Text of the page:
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New home buyers are seeing more barriers

Sales of newly built homes have weakened considerably over the past few months, erasing gains made in the third quarter of the year. While sales continue to improve from a year ago, 2013 was still the sixth-worst year for the nation's builders. A basic profile of people who buy new homes may provide explanations as to why new home sales are recovering more slowly than those of existing homes: New home buyers are less likely to be investors and more likely to need a mortgage.

"New homes are very unlikely to be sold to an investor, the leading cause of high cash sales of existing homes," noted David Crowe, chief economist for the National Association of Home Builders. "And, new homes typically cost more than existing homes, making cash an even harder hurdle."

A new home under construction in Daybreak, Utah.
George Frey | Bloomberg | Getty Images
A new home under construction in Daybreak, Utah.

The median price of an existing home in December was $198,000, according to the National Association of Realtors, while that of a newly built home was $270,200, according to the U.S. Census. Price growth for new homes is easing slightly, but builders are hard-pressed to offer bargains.

"When the median price rises, it signifies that there are fewer homes available on the inexpensive end of the spectrum, which is problematic when job and income growth have been lackluster," IHS Global's Patrick Newport said in a note to investors. "Construction costs have been accelerating year-on-year for the past five months, causing prices to mount despite easing inventories."

(Read more: All-cash offers crushing first-time homebuyers)

That's why all-cash is king in the existing home market, where there are still some bargain-priced homes. All-cash buyers made up at least 32 percent of buyers of existing homes in the month, according to the Realtors. Crowe said just 6 percent of new home buyers used all cash in the fourth quarter of 2013. That'is because there are few investors in the new home market, while investors have been fueling the low end of the existing home market and driving sales overall higher.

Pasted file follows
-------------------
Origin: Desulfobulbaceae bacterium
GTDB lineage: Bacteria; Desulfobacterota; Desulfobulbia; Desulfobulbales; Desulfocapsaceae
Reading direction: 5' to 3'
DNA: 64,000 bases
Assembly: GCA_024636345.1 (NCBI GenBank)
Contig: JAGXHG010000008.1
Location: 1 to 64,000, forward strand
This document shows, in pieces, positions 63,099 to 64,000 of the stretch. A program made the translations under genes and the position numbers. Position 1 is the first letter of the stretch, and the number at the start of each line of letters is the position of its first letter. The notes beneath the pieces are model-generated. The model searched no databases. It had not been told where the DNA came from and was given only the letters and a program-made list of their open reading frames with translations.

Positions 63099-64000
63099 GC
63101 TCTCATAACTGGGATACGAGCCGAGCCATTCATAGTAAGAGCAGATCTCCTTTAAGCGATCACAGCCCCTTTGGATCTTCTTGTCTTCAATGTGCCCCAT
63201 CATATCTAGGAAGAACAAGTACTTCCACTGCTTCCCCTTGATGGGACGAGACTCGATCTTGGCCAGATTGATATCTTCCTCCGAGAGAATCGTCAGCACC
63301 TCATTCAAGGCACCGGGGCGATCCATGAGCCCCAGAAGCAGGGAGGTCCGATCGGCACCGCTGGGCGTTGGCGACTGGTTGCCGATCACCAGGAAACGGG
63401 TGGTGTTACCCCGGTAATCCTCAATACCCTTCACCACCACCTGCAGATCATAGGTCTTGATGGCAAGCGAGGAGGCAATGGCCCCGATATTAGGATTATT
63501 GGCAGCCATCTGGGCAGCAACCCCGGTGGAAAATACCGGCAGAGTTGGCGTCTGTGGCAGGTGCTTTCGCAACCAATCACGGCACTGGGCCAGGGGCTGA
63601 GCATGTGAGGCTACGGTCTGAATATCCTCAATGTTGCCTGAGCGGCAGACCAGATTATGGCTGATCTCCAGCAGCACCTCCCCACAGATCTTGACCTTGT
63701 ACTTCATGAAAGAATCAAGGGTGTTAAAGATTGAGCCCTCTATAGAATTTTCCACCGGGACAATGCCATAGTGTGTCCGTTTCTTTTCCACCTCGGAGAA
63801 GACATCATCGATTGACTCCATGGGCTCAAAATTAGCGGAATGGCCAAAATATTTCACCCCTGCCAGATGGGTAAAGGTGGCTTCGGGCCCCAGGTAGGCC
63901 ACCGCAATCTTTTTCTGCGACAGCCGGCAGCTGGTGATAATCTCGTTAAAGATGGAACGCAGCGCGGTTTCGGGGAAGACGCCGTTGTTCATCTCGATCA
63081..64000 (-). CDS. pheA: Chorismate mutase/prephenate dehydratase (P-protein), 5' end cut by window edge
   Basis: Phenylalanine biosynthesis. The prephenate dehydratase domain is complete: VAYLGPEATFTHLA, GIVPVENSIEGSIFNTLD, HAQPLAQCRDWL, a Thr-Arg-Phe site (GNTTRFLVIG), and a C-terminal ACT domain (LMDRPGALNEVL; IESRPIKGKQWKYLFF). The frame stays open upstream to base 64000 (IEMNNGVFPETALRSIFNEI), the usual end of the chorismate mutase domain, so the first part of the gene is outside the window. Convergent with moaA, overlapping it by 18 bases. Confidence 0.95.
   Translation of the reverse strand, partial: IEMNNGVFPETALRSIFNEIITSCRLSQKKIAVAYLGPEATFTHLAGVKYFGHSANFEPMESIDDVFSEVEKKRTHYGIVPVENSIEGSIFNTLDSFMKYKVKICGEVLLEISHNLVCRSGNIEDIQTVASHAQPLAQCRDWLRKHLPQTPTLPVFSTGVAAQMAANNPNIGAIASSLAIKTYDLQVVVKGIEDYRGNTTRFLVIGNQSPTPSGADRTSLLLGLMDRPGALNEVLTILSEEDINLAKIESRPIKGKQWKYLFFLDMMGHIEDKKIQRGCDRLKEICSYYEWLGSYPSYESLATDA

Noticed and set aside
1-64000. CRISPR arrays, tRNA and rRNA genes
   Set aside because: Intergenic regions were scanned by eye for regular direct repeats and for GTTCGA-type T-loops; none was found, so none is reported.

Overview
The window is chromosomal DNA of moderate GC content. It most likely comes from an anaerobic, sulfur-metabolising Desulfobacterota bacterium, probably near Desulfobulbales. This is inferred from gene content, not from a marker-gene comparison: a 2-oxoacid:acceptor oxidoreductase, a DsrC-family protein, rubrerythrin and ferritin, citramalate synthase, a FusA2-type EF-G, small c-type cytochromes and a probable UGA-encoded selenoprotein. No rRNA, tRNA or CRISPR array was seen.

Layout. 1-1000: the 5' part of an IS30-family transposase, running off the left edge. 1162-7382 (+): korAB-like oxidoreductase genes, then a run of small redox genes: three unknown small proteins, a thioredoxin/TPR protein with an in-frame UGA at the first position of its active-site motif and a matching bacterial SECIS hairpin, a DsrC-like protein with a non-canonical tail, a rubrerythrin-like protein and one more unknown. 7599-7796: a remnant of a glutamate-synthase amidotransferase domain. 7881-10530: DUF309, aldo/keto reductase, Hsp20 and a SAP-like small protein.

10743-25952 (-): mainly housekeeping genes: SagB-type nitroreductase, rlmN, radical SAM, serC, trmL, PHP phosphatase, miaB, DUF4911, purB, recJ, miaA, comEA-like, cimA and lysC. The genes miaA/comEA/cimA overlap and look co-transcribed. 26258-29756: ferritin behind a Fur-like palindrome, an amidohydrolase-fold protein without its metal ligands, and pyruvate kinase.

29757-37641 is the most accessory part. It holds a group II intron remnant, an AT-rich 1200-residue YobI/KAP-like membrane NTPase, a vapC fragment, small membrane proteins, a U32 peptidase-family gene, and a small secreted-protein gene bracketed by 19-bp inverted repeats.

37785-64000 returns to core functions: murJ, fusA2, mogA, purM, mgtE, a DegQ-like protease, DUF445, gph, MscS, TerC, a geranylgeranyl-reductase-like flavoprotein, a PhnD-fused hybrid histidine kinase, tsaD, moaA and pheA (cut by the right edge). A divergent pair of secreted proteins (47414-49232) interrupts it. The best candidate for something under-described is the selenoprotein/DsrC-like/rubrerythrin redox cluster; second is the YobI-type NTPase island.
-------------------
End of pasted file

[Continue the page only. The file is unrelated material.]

A still-tight mortgage market is also having an outsized negative impact on the new home market. First-time home buyers, who have historically been a major cohort for the home builders, are more dependent on the mortgage market, which has only loosened very slightly in the past year. The FHA, the government insurer of low down payment loans, has been a favorite among first-time buyers, but that product is now more expensive, adding to the first timer's absence in the market.

At the beginning of 2013, FHA mortgages were used in about one of every two home purchases by a first-time buyer, according to the latest Campbell/Inside Mortgage Finance Housing Pulse Tracking Survey. By December that had dropped to 39.6 percent, thanks to higher insurance premiums and changes in how long insurance must be paid.

(Read more: Real estate's least sexy sector is red hot)

New homes are now making up a far smaller share of total U.S. home sales, just 7.7 percent in 2013. During the housing boom years, they averaged about 15-20 percent of total annual home sales.

"In reality, new home sales to me is simply the best gauge of 'end-user' demand, which of course is hugely important. But the persistent divergence between new sales and existing highlight just how powerful the 'transitory' investor trade has actually been," said Mark Hanson, a California-based housing analyst.

That is worrisome, Hanson added, because should investors begin to leave the market, sales volume and consequently home prices will fall dramatically.

(Read more: Construction up, but are we building too many houses?)

By CNBC's Diana Olick. Follow her on Twitter @Diana_Olick.

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  • Diana Olick serves as CNBC's real estate correspondent as well as the editor of the Realty Check section on CNBC.com.

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